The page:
[/list]

      Question
      Is it possible to use two classes in one element?

      Answer
      Yes! The fact that you can, I've found, is very freeing. It eliminates the need for an additional class that just combines two other classes. To do this is extremely easy.

      Code: [Select]
      <p class="fire brimstone"></p>
      The above code will call the FIRE class and the BRIMSTONE class.

      However, you should note that it is possible for two classes to conflict. For an example of this, let's say you have a .css file that includes

      Code: [Select]
      p.fire { background-color: black; color: red; }
      and let's also say you have a one-page <style> that includes this line:

      Code: [Select]
      p.brimstone { color: yellow; }
      and you call them both in a paragraph:

      Code: [Select]
      <p class="fire brimstone">This paragraph uses two classes!</p>
      Then you will have a CSS conflict. Can you see where? That's right: The color attribute. Remember that browsers cannot display both classes; they must choose one or the other. But how is this done? Which one will it choose? The only reason the page doesn't crash when receiving this information is because CSS can save itself and provide a handy feature at the same time (another good reason to use CSS). CSS sets priorities for each type of style. The order is as follows:

      • Inline styles in tags receive priority I. If you set a specific color in a physical definition, then the only thing that will make it display anything other that that is you changing the values.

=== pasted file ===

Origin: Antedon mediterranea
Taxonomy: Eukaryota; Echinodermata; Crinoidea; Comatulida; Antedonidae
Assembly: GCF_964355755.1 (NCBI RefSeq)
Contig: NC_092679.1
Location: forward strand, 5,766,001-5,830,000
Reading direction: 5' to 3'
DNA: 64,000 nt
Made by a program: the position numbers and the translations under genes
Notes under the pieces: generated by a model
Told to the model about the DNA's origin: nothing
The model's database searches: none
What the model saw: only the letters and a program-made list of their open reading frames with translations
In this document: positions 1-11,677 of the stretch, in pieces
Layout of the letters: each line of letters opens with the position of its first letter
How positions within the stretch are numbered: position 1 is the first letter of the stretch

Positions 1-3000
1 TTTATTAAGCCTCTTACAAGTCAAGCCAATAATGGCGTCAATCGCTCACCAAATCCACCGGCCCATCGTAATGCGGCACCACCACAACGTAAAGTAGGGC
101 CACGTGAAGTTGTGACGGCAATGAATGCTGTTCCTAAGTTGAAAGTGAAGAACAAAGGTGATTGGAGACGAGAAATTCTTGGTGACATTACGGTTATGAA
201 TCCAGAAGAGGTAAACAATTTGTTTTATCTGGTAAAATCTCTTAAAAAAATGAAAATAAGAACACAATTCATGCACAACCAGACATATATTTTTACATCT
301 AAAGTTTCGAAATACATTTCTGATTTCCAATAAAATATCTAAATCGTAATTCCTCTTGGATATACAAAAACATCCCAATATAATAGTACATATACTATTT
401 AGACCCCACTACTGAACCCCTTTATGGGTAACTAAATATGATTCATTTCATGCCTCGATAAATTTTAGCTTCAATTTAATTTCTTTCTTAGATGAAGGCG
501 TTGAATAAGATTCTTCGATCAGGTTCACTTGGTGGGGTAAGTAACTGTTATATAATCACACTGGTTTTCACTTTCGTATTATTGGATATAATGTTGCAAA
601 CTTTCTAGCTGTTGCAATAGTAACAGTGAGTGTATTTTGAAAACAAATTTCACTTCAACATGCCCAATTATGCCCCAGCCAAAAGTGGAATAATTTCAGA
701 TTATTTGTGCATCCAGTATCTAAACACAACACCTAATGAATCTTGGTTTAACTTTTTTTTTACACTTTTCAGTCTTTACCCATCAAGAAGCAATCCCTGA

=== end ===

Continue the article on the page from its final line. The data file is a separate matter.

• Styles defined in the page itself recieve priority II. They will change any values set by the external style sheet, but they themselves are overriden by inline styles.
      • External style sheets (.css files) receive Priority III. They have the final word only if there are no other conflicting classes declared in a page or in a tag.
      • Imported stylesheets get last priority. They have say only if no other styles conflict.

      Note

      You may notice that I have no lessons on importing style sheets so far. I will include them, but they are banished from the other methods because this method is a special case.

      « Last Edit: March 30, 2006, 08:06:55 PM by Timothy_Bennett »
      "The geek shall inherit the Earth."

      Dilbert

        Topic Starter
      • Moderator


      • Egghead

      • Welcome to ComputerHope!
      • Thanked: 44
        Re: QA0014 CSS in Web Design
        « Reply #2 on: March 29, 2006, 10:42:55 PM »